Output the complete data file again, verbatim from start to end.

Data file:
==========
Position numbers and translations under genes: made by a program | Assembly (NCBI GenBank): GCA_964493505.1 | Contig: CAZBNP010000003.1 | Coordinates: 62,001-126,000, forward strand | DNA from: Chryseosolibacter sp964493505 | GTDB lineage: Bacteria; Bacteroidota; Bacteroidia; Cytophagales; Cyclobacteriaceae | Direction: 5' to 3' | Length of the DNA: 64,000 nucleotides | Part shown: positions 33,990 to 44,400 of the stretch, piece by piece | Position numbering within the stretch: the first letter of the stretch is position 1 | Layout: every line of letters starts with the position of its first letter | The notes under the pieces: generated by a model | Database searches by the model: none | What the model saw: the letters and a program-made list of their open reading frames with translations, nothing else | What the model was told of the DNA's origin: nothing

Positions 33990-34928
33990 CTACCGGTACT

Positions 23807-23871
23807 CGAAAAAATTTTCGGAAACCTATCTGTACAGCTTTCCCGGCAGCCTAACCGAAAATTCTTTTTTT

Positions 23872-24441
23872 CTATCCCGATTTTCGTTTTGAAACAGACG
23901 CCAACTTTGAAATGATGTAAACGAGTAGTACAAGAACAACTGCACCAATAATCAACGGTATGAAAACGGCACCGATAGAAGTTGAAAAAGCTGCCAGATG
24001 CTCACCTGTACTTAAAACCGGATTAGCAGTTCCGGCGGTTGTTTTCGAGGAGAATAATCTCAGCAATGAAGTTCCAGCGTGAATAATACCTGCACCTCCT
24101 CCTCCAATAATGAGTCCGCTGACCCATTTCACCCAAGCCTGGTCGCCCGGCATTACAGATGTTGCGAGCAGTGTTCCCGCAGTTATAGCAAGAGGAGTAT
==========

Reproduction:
Position numbers and translations under genes: made by a program | Assembly (NCBI GenBank): GCA_964493505.1 | Contig: CAZBNP010000003.1 | Coordinates: 62,001-126,000, forward strand | DNA from: Chryseosolibacter sp964493505 | GTDB lineage: Bacteria; Bacteroidota; Bacteroidia; Cytophagales; Cyclobacteriaceae | Direction: 5' to 3' | Length of the DNA: 64,000 nucleotides | Part shown: positions 33,990 to 44,400 of the stretch, piece by piece | Position numbering within the stretch: the first letter of the stretch is position 1 | Layout: every line of letters starts with the position of its first letter | The notes under the pieces: generated by a model | Database searches by the model: none | What the model saw: the letters and a program-made list of their open reading frames with translations, nothing else | What the model was told of the DNA's origin: nothing

Positions 33990-34928
33990 CTACCGGTACT

Positions 23807-23871
23807 CGAAAAAATTTTCGGAAACCTATCTGTACAGCTTTCCCGGCAGCCTAACCGAAAATTCTTTTTTT

Positions 23872-24441
23872 CTATCCCGATTTTCGTTTTGAAACAGACG
23901 CCAACTTTGAAATGATGTAAACGAGTAGTACAAGAACAACTGCACCAATAATCAACGGTATGAAAACGGCACCGATAGAAGTTGAAAAAGCTGCCAGATG
24001 CTCACCTGTACTTAAAACCGGATTAGCAGTTCCGGCGGTTGTTTTCGAGGAGAATAATCTCAGCAATGAAGTTCCAGCGTGAATAATACCTGCACCTCCT
24101 CCTCCAATAATGAGTCCGCTGACCCATTTCACCCAAGCCTGGTCGCCCGGCATTACAGATGTTGCGAGCAGTGTTCCCGCAGTTATAGCAAGAGGAGTAT